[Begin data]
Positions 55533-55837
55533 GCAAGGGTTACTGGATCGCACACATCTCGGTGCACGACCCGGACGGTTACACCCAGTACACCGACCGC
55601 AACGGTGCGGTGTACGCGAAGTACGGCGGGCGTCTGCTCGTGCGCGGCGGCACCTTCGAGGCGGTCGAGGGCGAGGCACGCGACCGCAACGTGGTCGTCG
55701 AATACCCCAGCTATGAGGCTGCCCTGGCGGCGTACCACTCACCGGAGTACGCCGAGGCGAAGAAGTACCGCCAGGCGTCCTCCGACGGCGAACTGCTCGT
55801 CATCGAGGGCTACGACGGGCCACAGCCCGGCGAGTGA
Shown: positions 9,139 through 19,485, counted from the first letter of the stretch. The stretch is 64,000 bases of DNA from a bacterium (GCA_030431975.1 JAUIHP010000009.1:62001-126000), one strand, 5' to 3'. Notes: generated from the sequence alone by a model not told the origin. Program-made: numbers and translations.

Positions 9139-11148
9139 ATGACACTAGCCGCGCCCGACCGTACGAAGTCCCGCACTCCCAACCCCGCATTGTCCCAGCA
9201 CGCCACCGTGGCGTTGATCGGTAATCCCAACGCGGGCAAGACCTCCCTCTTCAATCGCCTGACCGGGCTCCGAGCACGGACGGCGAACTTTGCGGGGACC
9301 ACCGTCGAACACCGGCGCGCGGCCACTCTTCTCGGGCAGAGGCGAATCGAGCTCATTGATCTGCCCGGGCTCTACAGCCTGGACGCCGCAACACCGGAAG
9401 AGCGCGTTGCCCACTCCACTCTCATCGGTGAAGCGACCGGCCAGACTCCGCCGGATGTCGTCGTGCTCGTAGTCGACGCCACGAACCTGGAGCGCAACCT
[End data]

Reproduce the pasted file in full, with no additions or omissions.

Positions 55533-55837
55533 GCAAGGGTTACTGGATCGCACACATCTCGGTGCACGACCCGGACGGTTACACCCAGTACACCGACCGC
55601 AACGGTGCGGTGTACGCGAAGTACGGCGGGCGTCTGCTCGTGCGCGGCGGCACCTTCGAGGCGGTCGAGGGCGAGGCACGCGACCGCAACGTGGTCGTCG
55701 AATACCCCAGCTATGAGGCTGCCCTGGCGGCGTACCACTCACCGGAGTACGCCGAGGCGAAGAAGTACCGCCAGGCGTCCTCCGACGGCGAACTGCTCGT
55801 CATCGAGGGCTACGACGGGCCACAGCCCGGCGAGTGA
Shown: positions 9,139 through 19,485, counted from the first letter of the stretch. The stretch is 64,000 bases of DNA from a bacterium (GCA_030431975.1 JAUIHP010000009.1:62001-126000), one strand, 5' to 3'. Notes: generated from the sequence alone by a model not told the origin. Program-made: numbers and translations.

Positions 9139-11148
9139 ATGACACTAGCCGCGCCCGACCGTACGAAGTCCCGCACTCCCAACCCCGCATTGTCCCAGCA
9201 CGCCACCGTGGCGTTGATCGGTAATCCCAACGCGGGCAAGACCTCCCTCTTCAATCGCCTGACCGGGCTCCGAGCACGGACGGCGAACTTTGCGGGGACC
9301 ACCGTCGAACACCGGCGCGCGGCCACTCTTCTCGGGCAGAGGCGAATCGAGCTCATTGATCTGCCCGGGCTCTACAGCCTGGACGCCGCAACACCGGAAG
9401 AGCGCGTTGCCCACTCCACTCTCATCGGTGAAGCGACCGGCCAGACTCCGCCGGATGTCGTCGTGCTCGTAGTCGACGCCACGAACCTGGAGCGCAACCT